Forklifts are extremely dangerous and risky to have in any workplace. This is because they are being used in and around other workers who are walking on foot. Forklifts are heavy, they move quickly and they can crush unsuspecting pedestrians, killing them or causing catastrophic injuries in a heartbeat.
Because of the risks associated with forklift use in workplaces, the Occupational Safety and Health Administration (OSHA), has created strict regulations for training forklift operators and for governing the way forklifts may be used. However, catastrophic accidents still happen, and here are the seven ways they usually do:
- As a result of poor driver training, many forklift operators don’t know how to react in different, potentially dangerous, job-related circumstances that may arise.
- As a result of driving a forklift too fast after the operator becomes overly comfortable with the ease of driving a forklift and navigating obstacles. OSHA recommends that operators never exceed 5 miles per hour.
- As a result of carrying too heavy a load, forklifts can become off balance and even flip over, causing serious injuries to passersby.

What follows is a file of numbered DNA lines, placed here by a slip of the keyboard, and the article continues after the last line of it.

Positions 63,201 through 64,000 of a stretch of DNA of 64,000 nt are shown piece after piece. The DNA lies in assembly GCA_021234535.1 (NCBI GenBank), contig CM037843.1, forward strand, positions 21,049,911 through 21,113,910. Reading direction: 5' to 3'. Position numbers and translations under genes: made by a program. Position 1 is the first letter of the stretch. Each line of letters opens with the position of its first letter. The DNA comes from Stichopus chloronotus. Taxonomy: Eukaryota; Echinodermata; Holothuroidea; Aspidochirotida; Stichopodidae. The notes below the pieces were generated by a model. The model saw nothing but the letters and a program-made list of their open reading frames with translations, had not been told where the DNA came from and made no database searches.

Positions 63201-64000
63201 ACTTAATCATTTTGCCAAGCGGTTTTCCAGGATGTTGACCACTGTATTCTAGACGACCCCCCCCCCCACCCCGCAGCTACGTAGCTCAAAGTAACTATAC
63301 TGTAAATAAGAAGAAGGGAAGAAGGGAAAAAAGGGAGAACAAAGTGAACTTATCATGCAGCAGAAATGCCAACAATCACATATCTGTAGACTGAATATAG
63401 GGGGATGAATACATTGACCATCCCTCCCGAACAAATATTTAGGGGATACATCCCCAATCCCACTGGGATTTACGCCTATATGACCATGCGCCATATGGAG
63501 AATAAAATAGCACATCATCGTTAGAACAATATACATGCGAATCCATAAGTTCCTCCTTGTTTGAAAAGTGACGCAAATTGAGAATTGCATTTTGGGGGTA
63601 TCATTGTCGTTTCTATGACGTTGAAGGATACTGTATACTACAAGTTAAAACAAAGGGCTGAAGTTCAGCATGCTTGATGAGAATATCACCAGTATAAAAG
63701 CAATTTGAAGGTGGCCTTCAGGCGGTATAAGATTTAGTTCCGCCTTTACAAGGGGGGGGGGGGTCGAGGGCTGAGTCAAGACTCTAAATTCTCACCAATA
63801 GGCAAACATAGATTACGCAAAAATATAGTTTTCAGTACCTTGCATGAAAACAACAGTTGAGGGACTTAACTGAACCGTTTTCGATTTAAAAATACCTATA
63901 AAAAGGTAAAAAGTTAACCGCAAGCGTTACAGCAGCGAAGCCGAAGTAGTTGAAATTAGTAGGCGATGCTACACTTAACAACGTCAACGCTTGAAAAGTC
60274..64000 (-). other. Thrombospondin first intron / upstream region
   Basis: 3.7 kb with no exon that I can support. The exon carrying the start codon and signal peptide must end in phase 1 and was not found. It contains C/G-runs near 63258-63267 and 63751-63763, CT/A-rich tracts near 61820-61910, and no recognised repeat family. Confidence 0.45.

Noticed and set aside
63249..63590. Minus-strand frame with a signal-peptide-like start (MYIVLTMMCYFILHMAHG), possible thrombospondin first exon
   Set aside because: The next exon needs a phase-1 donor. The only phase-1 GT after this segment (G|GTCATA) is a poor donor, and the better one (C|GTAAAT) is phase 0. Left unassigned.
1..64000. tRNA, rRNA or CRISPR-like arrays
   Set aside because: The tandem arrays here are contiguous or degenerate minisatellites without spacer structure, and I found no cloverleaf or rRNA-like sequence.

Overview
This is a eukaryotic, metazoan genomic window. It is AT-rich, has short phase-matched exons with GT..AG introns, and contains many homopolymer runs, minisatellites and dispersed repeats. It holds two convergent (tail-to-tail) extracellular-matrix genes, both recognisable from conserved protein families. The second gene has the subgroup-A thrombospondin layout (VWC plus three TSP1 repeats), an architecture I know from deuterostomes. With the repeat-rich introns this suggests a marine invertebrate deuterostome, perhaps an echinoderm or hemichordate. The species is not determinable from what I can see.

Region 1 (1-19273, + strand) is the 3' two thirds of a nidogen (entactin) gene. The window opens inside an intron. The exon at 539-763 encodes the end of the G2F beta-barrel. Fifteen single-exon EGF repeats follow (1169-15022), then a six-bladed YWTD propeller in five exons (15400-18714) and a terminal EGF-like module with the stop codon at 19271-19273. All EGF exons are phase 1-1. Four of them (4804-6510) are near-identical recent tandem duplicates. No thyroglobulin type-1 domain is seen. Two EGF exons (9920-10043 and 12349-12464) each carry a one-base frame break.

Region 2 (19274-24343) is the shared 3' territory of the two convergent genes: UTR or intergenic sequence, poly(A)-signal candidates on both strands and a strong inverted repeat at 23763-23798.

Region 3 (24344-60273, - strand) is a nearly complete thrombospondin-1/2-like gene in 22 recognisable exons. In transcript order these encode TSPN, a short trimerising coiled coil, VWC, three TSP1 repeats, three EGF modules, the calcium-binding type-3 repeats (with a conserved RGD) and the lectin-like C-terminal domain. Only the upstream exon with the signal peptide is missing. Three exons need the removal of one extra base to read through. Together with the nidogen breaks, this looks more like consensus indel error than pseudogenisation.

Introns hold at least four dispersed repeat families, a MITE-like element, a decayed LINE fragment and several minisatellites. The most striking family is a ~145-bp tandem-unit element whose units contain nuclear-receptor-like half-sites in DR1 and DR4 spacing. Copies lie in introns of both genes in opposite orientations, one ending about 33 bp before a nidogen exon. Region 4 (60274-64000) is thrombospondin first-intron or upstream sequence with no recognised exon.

- As a result of bad turning technique, a forklift could flip.
- As a result of failing to provide warnings and markings that indicate the areas that forklifts drive, and where forklifts could be present and in operation, pedestrians might not be on alert for these dangerous machines.
- As a result of irresponsibly letting another worker ride on a forklift, or ride on a load being carried by a forklift. This is exceedingly dangerous.
- As a result of choosing the wrong style of forklift for a particular job, dangers could be increased for employees.
California companies with forklifts need to take care to keep their workers safe from injury. If a serious injury or death does happen as a result of a forklift accident, injured parties and family members of deceased workers will be able to pursue workers’ compensation benefits to assist them through their difficulties.
Source: National Forklift Exchange, “7 Most Common Causes of Lift Truck Accidents,” Tom Reddon, accessed Aug. 11, 2017